Snowbird, Utah - Wikipedia

Snowbird is an unincorporated community in Little Cottonwood Canyon in the Wasatch Range of the Rocky Mountains near Salt Lake County, Utah, U.S. It is most famous for Snowbird Ski and Summer Resort, an alpine skiing and snowboarding area, which opened in December 1971.

Writer's block

Writer's block is a condition, primarily associated with writing, in which an author loses the ability to produce new work, or experiences a creative slowdown. The condition ranges in difficulty from coming up with original ideas to being unable to produce a work for years. Throughout history, writer's block has been a documented problem.

Windcatcher - Wikipedia

A windtower (wind catcher) ( Persian: بادگیر‎‎ bâdgir: bâd "wind" gir "catcher") is a traditional Persian architectural element to create natural ventilation in buildings. Windcatchers come in various designs: uni-directional, bi-directional, and multi-directional. The devices were used in ancient Egyptian architecture.

Reputation management

Reputation management refers to the influencing and controlling of an individual's or group's reputation. Originally a public relations term, the growth of the internet and social media, along with reputation management companies, have made search results a core part of an individual's or group's reputation. Online reputation management, sometimes abbreviated as ORM, focuses on the management of product and service search website results. Ethical grey areas include mug shot removal sites, astroturfing customer review sites, censoring negative complaints, and using search engine optimization tactics to influence results.

Evan Spiegel - Wikipedia

Evan Thomas Spiegel (born June 4, 1990) is an American Internet entrepreneur. He is the co-founder and CEO of the American multinational technology and social media company Snap Inc., which he created (as Snapchat Inc.) with Bobby Murphy and Reggie Brown while they were students at Stanford University.

Tim Ferriss

Timothy Ferriss is an American author, entrepreneur, and public speaker.

Tony Robbins

Anthony Jay "Tony" Robbins,, is an American author, entrepreneur, philanthropist and life coach. Robbins is known for his infomercials, seminars, and self-help books including Unlimited Power and Awaken the Giant Within.

Jack Welch

John Francis "Jack" Welch Jr. is an American retired business executive, author, and chemical engineer. He was chairman and CEO of General Electric between 1981 and 2001. During his tenure at GE, the company's value rose 4,000%. In 2006, Welch's net worth was estimated at $720 million. When he retired from GE he received a severance payment of $417 million, the largest such payment in history.

Richard Branson

Sir Richard Charles Nicholas Branson is an English business magnate, investor and philanthropist. He founded the Virgin Group, which controls more than 400 companies.

Bethenny Frankel

Bethenny Frankel is an American television personality, author and entrepreneur. She founded the drink company Skinnygirl Cocktails, authored four self-help books and hosted an eponymous talk show, Bethenny. Frankel has appeared on The Apprentice: Martha Stewart, The Real Housewives of New York City, Shark Tank, "Bethenny and Fredrik" and was the subject of the reality television series Bethenny Ever After.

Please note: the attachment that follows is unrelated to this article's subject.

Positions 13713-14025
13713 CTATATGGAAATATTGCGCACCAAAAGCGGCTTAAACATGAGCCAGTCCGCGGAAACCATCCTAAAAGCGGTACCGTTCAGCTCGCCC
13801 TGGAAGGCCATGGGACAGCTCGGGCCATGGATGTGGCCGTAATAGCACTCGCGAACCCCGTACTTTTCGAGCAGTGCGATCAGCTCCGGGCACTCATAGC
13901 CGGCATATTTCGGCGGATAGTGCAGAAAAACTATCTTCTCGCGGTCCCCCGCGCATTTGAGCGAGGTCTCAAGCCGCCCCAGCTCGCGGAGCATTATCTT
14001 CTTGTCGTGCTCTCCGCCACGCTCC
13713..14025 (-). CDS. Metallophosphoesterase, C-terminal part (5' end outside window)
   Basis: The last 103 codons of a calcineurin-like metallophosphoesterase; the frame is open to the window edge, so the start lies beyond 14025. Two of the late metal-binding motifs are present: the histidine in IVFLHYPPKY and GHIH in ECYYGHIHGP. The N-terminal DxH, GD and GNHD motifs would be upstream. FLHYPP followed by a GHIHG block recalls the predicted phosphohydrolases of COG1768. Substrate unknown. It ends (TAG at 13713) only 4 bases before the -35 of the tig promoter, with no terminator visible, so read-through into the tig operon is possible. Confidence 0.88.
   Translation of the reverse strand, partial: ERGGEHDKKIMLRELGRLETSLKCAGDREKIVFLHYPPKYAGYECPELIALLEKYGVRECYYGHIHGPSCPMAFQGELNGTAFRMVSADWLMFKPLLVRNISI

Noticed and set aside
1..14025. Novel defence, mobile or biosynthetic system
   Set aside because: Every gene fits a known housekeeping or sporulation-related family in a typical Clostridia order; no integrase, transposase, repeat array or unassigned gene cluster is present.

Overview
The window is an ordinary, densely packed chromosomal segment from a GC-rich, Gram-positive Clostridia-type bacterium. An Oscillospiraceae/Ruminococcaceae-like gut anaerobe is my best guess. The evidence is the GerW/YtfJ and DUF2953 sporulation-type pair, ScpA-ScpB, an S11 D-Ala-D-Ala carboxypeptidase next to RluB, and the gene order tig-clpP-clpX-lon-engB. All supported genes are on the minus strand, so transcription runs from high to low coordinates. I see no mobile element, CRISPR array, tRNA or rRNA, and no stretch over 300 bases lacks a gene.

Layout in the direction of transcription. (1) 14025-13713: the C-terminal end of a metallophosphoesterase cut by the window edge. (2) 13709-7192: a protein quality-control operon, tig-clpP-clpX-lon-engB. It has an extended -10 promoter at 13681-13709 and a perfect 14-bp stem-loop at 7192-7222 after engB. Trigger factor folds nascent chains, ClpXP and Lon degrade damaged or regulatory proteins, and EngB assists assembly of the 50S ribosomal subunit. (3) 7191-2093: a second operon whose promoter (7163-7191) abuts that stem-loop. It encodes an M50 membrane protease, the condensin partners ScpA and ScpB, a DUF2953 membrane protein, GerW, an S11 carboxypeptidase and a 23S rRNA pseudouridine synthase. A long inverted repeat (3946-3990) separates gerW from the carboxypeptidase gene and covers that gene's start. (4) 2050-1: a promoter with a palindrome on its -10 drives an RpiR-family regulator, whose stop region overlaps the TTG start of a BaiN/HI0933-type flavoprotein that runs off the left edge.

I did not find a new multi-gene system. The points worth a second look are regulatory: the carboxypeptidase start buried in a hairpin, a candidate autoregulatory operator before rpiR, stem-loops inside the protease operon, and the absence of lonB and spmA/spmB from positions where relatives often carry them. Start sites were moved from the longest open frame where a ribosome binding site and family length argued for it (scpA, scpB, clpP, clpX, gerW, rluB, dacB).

Malcolm Gladwell - Wikipedia

Malcolm Timothy Gladwell (born September 3, 1963) is an English-born Canadian journalist, author, and speaker. He has been a staff writer for The New Yorker since 1996.

Seth Godin

Seth Godin is an American author and former dot com business executive.

Growth of photovoltaics

Worldwide growth of photovoltaics has been an exponential curve between 1992–2017. During this period of time, photovoltaics (PV), also known as solar PV, evolved from a niche market of small scale applications to a mainstream electricity source. When solar PV systems were first recognized as a promising renewable energy technology, programs, such as feed-in tariffs, were implemented by a number of governments in order to provide economic incentives for investments. For several years, growth was mainly driven by Japan and pioneering European countries. As a consequence, cost of solar declined significantly due to experience curve effects like improvements in technology and economies of scale.

Ballyshannon

Ballyshannon is a town in County Donegal, Ireland. Located at the southern end of the county where the N3 from Dublin ends and the N15 crosses the River Erne, it claims to be the oldest town in Ireland.

Accelerometer

An accelerometer is a device that measures proper acceleration.[1] Proper acceleration, being the acceleration (or rate of change of velocity) of a body in its own instantaneous rest frame,[2] is not the same as coordinate acceleration, being the acceleration in a fixed coordinate system. For example, an accelerometer at rest on the surface of the Earth will measure an acceleration due to Earth's gravity, straight upwards (by definition) of g ≈ 9.81 m/s2. By contrast, accelerometers in free fall (falling toward the center of the Earth at a rate of about 9.81 m/s2) will measure zero.

Red heifer

The red heifer, also known as the red cow, was a cow brought to the priests as a sacrifice according to the Hebrew Bible, and its ashes were used for the ritual purification of Tum'at HaMet, that is, an Israelite who had come into contact with a corpse.

Prince (musician)

Prince Rogers Nelson was an American singer, songwriter, musician, record producer and filmmaker.

Panasonic (brand)

Panasonic (パナソニック Panasonikku) is the principal brand name of the Japanese electronics manufacturer Panasonic Corporation. The company sells a wide range of products under the brand worldwide, including plasma and LCD televisions, DVD and Blu-ray Disc recorders and players, camcorders, telephones, vacuum cleaners, microwave ovens, shavers, projectors, digital cameras, batteries, laptop computers (under the sub-brand Toughbook), CD players and home stereo equipment, fax machines, scanners, printers, electronic white-boards, electronic components and semiconductors.

Conair Corporation

Conair Corporation is an American company which sells small appliances, personal care products, and health and beauty products for both professionals and consumers. It was founded in 1959 and has since expanded to include ten product divisions.[2]